Egypt's first permanent government since the overthrow of Hosni Mubarak took shape on Wednesday, the first names to emerge suggest a continuity that could aid the economy after 17 months of turmoil.
Yet the new administration's unclear powers and the scale of the challenges it must face dispel any optimism that Thursday's Cabinet unveiling will begin a new era of stability.
Career bureaucrat Momtaz al-Saeed, who has led efforts to secure urgent aid from foreign donors, remains finance minister and Osama Saleh, head of the General Authority for Free Zones and Investment, will lead a revived investment ministry.
For investors who fled in the absence of a stable, long-term government, there are still reasons to worry.
Saeed needs to show broad backing at home for any economic reforms to secure a long-awaited $3.2 billion emergency loan from the International Monetary Fund. A cabinet including more of his political opponents might have helped.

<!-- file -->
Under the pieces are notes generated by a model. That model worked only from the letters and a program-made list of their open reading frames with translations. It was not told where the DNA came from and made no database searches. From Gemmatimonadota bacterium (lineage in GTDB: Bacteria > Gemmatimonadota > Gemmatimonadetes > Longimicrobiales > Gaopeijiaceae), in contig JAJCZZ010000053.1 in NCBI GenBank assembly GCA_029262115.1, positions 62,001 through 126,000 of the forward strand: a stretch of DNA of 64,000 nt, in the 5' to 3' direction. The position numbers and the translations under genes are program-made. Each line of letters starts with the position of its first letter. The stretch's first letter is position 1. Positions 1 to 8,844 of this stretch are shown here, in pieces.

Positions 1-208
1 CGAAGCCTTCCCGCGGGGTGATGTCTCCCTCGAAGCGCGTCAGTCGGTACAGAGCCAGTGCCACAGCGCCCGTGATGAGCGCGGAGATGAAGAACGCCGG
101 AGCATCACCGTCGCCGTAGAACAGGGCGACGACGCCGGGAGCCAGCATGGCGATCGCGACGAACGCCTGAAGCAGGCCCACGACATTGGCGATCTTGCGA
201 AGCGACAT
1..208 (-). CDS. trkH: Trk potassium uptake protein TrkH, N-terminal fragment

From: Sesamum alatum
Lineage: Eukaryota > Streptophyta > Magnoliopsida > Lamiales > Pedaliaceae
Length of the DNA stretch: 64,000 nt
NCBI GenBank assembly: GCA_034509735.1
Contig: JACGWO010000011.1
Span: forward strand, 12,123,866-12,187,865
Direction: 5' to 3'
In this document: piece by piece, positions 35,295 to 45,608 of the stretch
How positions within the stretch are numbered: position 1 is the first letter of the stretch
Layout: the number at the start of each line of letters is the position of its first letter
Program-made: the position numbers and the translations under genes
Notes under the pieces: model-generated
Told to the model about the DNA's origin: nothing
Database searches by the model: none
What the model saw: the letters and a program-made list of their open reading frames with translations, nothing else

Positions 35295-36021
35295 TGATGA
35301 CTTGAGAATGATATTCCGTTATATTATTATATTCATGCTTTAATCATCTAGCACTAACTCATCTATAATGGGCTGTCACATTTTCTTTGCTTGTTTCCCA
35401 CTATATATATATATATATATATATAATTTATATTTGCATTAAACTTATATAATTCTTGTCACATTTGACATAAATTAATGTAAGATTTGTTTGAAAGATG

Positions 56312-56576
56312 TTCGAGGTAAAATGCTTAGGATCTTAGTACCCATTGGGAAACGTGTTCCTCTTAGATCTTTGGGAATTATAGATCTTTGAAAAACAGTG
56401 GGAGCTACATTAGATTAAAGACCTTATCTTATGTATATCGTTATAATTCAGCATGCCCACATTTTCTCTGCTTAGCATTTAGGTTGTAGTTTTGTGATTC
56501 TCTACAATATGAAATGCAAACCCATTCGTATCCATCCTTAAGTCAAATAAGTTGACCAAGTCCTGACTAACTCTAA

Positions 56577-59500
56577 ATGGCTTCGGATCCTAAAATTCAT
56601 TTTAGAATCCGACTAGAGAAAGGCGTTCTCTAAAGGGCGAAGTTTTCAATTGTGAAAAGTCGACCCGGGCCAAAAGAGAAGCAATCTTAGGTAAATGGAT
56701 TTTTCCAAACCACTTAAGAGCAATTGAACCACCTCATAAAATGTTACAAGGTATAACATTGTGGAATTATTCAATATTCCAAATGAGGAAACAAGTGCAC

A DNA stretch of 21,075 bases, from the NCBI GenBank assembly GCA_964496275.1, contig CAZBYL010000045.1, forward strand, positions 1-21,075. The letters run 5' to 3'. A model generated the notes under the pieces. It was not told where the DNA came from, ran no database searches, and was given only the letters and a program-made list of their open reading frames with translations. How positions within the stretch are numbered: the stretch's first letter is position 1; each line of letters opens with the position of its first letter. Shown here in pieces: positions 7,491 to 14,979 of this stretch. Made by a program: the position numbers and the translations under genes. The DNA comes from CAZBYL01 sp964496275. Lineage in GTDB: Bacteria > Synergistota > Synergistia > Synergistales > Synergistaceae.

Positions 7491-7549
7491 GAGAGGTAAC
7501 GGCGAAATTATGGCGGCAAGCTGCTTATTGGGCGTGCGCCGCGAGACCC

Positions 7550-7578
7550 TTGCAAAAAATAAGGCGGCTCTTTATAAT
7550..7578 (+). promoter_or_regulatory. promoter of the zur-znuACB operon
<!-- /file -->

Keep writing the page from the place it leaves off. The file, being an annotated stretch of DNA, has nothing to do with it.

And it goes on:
Parliament, the body that had the best claim to reflect the popular will, was dissolved in June, further eroding the legitimacy of any major reforms by the new administration.
The military leadership that took power from Mubarak now holds a veto over any legislation passed by Islamist President Mohamed Morsy's new team.
Political turmoil is likely to continue as long as there is no new constitution defining Morsy's powers or those of the armed forces, Egypt's power broker for the past six decades.
"This new government is positive in the sense that there is some kind of stability and no surprises," said Said Hirsh of Capital Economics. "But this is not about how capable the government is. It remains to be seen what this government and Morsy can do with the limited powers they have."
He said a major test would be whether Egypt secures the IMF loan to shore up its dangerously stretched finances. That would depend on whether the IMF views army approval of economic reforms as sufficient guarantee that they will be implemented.